Ohanajaya is not exactly in the part of town where any tourist or local for that matter is apt to go. We learned of Aroma from a thread at a travel forum, and figured that coffee ramen needed to happen.
Walking out onto the roof of Winkler Partners Law Firm, arugula and strawberry plants frame the silhouette of buildings and mountain tops that make up the Taipei skyline. “Here’s my business card. That side is how I make money, the other is how I spend money,” says Robin Winkler, an American expat and our host for the day. The card states Winkler Partners Law Firm and the flip side reads Wild at Heart Legal Defense Association. His hobby, Wild at Heart, is the first environmental legal defense fund in Taipei, but his day job isn’t too bad either. The Winkler Partners office houses one of the first rooftop gardens in Taipei. (more…)
Here’s a roundup of what the Untapped Staff has been enjoying this week for great city reads!
Jorge Rodriguez-Gerada’s piece, “WISH,” is the largest land art in the United Kingdom. Photo via Arrested Motion.
How many masterpieces have been painted using 4,000 metric tons of soil and sand and 30,000 wooden stakes? “WISH,” an installation by Cuban-American artist Jorge Rodriguez-Gerada, spans 11 acres through a field in a Northern waterfront sector of Belfast. According to The Atlantic, the shy smile depicted on those 11 acres belongs to a six-year-old Belfast resident, and Rodriguez-Garada hopes that her face will inspire a “genuine hope for a brighter future for all of us who share this land.” The installation should last until December 2013––or at least, until it’s plowed over by a forgetful farmer. (more…)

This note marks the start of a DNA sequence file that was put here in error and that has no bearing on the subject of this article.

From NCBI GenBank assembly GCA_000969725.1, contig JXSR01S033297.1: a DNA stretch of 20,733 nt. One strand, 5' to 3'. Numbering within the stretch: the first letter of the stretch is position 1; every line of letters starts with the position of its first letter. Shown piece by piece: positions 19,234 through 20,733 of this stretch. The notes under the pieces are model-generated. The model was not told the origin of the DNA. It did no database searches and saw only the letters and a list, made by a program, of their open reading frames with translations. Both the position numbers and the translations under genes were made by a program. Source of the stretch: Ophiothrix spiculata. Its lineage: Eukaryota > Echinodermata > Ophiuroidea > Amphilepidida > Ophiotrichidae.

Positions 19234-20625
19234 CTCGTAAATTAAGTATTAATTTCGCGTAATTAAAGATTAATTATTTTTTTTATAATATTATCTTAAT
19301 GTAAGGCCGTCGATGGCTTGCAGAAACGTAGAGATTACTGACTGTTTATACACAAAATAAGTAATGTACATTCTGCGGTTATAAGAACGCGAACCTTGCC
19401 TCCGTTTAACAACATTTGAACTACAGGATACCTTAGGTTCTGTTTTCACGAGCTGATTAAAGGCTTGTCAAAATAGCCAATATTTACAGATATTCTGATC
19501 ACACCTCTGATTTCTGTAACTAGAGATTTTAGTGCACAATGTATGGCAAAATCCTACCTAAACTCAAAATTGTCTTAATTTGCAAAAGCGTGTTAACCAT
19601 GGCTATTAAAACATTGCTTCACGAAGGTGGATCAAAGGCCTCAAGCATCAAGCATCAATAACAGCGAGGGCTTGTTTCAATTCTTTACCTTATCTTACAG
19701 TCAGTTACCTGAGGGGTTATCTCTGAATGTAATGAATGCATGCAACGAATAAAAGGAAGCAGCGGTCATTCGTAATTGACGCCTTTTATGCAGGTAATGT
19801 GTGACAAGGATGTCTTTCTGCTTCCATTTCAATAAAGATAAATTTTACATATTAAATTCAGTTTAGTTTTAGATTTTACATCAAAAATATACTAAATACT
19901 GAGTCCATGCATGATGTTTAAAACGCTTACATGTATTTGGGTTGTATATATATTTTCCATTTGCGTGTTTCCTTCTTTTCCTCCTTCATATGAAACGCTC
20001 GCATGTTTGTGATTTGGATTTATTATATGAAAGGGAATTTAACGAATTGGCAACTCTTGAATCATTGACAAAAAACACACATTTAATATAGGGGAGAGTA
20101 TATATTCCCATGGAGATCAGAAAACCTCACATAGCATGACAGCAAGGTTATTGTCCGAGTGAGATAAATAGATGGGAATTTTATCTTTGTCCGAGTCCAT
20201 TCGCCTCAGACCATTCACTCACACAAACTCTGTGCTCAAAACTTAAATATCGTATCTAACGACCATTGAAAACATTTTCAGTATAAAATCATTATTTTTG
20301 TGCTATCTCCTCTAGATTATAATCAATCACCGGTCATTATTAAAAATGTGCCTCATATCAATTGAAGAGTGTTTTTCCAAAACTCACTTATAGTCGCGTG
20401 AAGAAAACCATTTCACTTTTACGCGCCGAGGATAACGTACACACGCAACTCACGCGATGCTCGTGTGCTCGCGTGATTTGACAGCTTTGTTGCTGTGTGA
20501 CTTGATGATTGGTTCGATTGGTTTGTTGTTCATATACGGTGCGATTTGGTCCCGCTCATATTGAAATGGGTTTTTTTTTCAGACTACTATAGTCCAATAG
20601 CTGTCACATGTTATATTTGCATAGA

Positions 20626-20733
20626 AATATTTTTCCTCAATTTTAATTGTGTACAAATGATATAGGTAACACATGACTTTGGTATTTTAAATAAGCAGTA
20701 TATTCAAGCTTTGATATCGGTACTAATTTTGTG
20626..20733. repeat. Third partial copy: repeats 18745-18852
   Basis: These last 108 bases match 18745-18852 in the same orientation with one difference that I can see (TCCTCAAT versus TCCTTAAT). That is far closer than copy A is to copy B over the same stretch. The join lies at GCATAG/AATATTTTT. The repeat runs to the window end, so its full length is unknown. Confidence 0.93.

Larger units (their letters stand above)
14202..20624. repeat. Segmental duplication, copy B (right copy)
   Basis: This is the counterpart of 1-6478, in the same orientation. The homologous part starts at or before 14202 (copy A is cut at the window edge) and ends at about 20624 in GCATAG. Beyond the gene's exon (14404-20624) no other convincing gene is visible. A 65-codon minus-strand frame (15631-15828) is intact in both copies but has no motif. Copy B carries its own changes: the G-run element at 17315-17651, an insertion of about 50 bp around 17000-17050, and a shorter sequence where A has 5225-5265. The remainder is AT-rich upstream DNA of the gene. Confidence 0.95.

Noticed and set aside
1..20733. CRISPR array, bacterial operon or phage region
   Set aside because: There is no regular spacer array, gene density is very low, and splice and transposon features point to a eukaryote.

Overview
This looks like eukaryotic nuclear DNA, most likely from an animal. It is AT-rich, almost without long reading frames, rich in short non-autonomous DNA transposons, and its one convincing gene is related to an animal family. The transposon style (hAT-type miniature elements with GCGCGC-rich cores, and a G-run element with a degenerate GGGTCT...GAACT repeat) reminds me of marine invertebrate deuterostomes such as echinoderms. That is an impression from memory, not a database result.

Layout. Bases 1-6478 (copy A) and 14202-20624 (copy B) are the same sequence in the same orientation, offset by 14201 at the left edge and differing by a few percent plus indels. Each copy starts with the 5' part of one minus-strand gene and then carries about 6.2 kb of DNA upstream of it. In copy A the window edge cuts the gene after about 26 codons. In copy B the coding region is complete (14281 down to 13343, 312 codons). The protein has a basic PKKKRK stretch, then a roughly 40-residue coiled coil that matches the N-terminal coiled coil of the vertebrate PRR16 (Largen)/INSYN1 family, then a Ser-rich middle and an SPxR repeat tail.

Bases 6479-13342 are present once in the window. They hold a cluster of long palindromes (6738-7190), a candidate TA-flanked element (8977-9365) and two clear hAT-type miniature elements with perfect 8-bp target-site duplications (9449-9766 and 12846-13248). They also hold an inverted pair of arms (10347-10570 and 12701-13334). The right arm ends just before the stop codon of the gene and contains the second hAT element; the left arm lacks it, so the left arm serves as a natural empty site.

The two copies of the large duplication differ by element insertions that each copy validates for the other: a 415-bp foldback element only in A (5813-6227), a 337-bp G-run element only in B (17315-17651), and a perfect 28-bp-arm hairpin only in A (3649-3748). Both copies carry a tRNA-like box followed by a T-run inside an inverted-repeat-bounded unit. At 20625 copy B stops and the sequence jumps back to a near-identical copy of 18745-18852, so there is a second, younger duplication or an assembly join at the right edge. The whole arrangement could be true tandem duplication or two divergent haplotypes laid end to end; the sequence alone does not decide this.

Canned Air from New York City – on sale on Etsy for $10 (by photographer Kirill Rudenko)
With all the talk of the guy selling rocks from Brooklyn, we were reminded of this Etsy listing by Prague-based photographer Kirill Rudenko selling Canned Air from various cities. These $10 cans of air have various positive effects, as the listing describes, each can “relieves stress, cures homesickness and helps fighting nostalgia.”
Every big city has its own urban soundtrack. Tokyo, the world’s most populated metropolis, has a unique rhythm that plays in a loopy, mechanical yet orderly cadence. Sounds originate from all over, day and night, coming together to create a surprisingly harmonious and often beautiful melody.